I've got the stainless to start doing 10 or 15 gallon batches but the way I have to carry all those hot liquids around 5 gallon batches are my limit.  I think I'm going to get my large system running for summer brewing.  I have some ideas for enclosing my brew space and getting a portable heater so I can do those large batches outside during the winter but haven't followed through on them yet.....

Offline coolman26

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Re: cold-weather brewing
« Reply #23 on: March 06, 2014, 07:22:42 AM »
I did the same process.  When I went to 20 gallon batches and a few pumps it made life so much easier.  I'm not fighting 25 below here.  My burners put off enough heat and I brew on the east side of the house.  I'm looking forward to putting up my privacy/windscreen to warm things up.  Plus it will keep all the passing drivers from stopping and checking me out.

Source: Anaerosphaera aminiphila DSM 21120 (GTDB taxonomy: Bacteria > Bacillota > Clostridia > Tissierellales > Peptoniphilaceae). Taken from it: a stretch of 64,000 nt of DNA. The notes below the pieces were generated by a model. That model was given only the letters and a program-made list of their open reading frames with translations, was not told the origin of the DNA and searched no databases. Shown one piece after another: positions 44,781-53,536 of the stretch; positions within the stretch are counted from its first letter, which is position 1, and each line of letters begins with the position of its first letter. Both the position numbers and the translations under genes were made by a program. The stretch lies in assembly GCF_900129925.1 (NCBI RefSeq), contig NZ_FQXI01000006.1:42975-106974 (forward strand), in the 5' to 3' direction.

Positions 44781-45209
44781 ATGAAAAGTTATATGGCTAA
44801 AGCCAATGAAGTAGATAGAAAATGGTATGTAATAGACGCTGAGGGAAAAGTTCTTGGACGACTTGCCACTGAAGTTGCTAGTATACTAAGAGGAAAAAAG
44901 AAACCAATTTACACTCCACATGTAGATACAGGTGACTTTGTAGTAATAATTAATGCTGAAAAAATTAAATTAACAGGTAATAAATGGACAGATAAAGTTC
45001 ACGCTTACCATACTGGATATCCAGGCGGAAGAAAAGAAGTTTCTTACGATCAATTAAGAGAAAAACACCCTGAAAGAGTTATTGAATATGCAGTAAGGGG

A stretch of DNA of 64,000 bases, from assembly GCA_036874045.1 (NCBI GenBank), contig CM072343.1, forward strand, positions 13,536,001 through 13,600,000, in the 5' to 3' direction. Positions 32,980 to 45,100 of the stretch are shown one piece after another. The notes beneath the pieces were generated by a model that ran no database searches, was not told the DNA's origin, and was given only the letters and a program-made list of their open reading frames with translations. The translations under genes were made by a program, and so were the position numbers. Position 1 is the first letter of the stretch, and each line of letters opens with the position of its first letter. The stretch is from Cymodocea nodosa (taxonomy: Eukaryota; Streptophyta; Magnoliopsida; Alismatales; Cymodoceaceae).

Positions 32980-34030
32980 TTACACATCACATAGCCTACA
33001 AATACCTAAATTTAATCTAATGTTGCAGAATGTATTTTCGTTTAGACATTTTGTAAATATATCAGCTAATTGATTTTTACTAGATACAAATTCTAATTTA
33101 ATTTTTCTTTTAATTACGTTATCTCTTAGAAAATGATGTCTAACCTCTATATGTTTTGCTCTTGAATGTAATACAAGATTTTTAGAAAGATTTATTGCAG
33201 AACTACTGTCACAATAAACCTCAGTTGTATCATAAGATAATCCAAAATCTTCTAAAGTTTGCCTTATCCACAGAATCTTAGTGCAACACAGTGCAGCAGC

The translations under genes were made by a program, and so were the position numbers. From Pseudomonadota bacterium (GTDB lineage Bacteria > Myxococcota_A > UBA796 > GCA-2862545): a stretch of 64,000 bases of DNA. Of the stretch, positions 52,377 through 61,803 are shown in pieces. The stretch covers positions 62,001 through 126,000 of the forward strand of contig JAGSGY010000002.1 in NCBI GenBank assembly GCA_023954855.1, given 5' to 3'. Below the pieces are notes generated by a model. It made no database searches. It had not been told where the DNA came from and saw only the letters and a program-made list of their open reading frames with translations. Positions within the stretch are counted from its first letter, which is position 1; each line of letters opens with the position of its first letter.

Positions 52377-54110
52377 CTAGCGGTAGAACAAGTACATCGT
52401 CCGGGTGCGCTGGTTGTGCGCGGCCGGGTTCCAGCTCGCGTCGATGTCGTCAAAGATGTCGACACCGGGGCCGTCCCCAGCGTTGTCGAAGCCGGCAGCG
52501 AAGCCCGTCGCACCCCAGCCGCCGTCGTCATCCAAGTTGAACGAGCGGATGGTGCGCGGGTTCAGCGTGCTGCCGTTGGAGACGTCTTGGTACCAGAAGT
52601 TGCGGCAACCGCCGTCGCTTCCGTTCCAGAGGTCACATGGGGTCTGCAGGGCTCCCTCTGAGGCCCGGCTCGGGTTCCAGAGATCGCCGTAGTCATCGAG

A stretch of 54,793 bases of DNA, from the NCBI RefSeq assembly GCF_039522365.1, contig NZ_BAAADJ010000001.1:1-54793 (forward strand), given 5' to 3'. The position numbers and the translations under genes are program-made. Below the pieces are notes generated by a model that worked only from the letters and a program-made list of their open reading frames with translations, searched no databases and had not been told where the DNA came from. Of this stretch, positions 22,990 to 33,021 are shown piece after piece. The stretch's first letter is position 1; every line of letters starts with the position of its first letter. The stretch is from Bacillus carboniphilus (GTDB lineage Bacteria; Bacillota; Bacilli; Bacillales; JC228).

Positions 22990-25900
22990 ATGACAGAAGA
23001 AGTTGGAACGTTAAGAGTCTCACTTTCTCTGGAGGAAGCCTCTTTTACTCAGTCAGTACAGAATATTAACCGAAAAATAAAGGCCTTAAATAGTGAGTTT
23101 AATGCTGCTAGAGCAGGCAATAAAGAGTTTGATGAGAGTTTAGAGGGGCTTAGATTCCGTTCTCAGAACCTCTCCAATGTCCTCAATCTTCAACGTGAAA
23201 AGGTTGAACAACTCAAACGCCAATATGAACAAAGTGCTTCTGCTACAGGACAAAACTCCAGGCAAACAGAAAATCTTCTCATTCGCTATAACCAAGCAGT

Offline speed

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Re: cold-weather brewing
« Reply #24 on: March 06, 2014, 08:27:25 AM »
I was taught in pasta making class to always start with cold water to prevent the pickup of mineral deposits in the hot water tank and plumbing. Might be interesting to test both cold and hot supply with ward labs to see if this is true.
When I sent my water report to wards, I pulled the water right out of the kitchen hot tap.we have soft water anyway and the sample was still soft. I'm sure harder water will have different results. By the way my house was built in 1966 and still has the original propane water heater.